In total, nine SNPs were independently associated with fruit skin colouration, providing eight more markers around the MYB10 candidate gene in addition to the validated marker described in Chagné et al.26 Of the four markers targeting the Ma1 locus of LG16 associated with fruit acidity, we recommend using AHFBAZU, as it was the most strongly associated with the phenotype. Interestingly, the functional marker for the mutation causing a truncated malate transporter gene [Ma1-SNP145520, which was assay AHCTENE in our study] was not found to be the marker most associated with fruit acidity in the present study. None of the LG8 assays we designed amplified markers that were associated individually with fruit acidity. Most of these LG8 SNPs were chosen for their contribution to distinguishing several haplotypes at this locus, and therefore none of them were expected to be independently associated with fruit acidity. This difference between single SNPs and multiple SNPs at a locus explaining trait variation [addressed in Evans and Peace8] probably explains the observed individual SNP results for many of the trait loci targeted by the IRSCOA v1.0 assay. A single marker designed close to the AAT1 candidate gene for fruit aroma31,38,50 was weakly associated with flavour intensity; further research is required to develop a SNP assay targeting the LG2 ester composition QTL for this trait. Three markers designed on LG1 for a QTL associated with fructose composition39 were associated with flavour intensity and we recommend validating these markers in more germplasm to ascertain whether this association is real.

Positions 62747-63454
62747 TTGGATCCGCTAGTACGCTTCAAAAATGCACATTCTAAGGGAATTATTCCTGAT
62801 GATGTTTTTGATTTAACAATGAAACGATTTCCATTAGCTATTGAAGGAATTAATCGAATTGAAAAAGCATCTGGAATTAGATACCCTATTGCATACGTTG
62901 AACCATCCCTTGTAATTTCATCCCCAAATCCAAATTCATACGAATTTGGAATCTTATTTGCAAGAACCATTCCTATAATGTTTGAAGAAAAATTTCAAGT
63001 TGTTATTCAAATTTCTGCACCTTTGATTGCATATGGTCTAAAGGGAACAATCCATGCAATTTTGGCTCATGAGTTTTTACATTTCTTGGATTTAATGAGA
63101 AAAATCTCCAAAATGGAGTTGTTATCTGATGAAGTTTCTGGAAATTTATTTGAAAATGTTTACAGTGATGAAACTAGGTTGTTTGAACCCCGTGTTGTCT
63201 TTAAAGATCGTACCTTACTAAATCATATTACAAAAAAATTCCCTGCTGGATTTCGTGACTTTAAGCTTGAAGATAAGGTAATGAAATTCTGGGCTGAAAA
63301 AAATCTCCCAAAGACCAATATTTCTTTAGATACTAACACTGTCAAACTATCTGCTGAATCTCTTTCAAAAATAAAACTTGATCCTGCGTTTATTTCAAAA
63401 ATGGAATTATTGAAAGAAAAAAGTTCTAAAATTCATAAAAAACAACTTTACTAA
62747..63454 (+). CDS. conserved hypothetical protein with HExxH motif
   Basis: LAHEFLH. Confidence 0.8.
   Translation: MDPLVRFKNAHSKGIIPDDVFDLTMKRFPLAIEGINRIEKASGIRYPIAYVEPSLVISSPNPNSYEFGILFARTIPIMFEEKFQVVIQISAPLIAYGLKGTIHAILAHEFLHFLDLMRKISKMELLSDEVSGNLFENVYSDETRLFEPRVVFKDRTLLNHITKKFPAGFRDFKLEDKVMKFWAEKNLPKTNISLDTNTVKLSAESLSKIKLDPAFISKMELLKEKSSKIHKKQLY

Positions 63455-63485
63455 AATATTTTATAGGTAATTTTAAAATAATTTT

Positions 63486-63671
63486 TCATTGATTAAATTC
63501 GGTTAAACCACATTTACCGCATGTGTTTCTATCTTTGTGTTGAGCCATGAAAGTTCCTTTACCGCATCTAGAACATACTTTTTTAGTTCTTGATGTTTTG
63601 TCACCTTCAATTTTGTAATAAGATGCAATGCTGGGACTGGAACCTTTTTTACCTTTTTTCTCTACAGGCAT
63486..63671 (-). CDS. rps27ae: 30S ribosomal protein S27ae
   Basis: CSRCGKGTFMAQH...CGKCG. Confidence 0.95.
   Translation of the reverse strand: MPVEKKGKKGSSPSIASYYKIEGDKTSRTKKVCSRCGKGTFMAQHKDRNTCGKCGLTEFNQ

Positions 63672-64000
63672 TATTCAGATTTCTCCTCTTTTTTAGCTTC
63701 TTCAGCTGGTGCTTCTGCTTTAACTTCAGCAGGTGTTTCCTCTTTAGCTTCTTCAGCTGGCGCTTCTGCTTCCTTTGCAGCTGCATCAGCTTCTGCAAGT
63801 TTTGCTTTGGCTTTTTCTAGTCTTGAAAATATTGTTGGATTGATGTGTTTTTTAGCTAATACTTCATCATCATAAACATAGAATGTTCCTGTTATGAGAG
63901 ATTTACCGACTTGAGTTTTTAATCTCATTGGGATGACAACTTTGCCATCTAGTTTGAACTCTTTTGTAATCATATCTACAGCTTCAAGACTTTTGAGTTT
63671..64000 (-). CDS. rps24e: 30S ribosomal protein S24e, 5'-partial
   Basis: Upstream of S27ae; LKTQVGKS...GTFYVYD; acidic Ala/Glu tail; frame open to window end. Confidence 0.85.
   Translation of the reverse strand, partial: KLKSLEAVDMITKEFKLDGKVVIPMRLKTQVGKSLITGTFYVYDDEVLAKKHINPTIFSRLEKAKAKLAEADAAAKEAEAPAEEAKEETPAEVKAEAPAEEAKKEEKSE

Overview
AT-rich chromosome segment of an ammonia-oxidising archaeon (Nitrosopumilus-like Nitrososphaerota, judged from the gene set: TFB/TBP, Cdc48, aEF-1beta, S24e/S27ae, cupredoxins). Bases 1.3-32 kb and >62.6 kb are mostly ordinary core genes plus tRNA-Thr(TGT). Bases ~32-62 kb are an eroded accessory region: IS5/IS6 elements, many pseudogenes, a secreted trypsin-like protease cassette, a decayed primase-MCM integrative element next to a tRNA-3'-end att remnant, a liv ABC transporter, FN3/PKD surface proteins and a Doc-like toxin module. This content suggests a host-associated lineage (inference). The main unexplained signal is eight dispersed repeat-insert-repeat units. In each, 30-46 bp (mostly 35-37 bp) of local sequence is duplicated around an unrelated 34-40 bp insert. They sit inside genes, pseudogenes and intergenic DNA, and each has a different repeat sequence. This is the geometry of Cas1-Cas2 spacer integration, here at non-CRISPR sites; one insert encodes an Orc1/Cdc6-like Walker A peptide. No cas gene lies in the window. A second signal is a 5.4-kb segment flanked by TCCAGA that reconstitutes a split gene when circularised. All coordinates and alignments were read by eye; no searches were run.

The research presented here demonstrates the successful validation of 33 apple SNP markers for 11 targeted loci using the IRSCOA v1.0 array. Each of these SNPs were independently and individually associated significantly with disease resistance or fruit quality traits. As long as a user is confident that the same associations exist in parents of a programme’s breeding material, these SNPs can be used routinely for MAS for scab resistances of Rvi2/Vh2 and Rvi4/Vh4 on apple LG2, Rvi6/Vf on LG1, fire blight resistance from MR5/RLP1 on LG3, powdery mildew resistance from Pl2 on LG11, fruit firmness and crispness from LG15 and LG10 trait loci including those associated with the MdACS1 and MdPG1 genes, fruit skin colouration associated with the MYB10 gene of LG9, fruit acidity associated with the Ma1 locus of LG16, and fruit flavour intensity associated with a fructose content QTL on LG1 and the MdAAT1 gene of LG2. This set of validated markers increases the range of trait-diagnostic genetic tools available for apple breeders. These markers and targeted loci are not exhaustive and more markers associated with breeding-relevant traits will be added to future assays. In addition, further utility of the IRSCOA v1.0 array might be achieved with a multi-SNP haplotype approach for some of the targeted loci.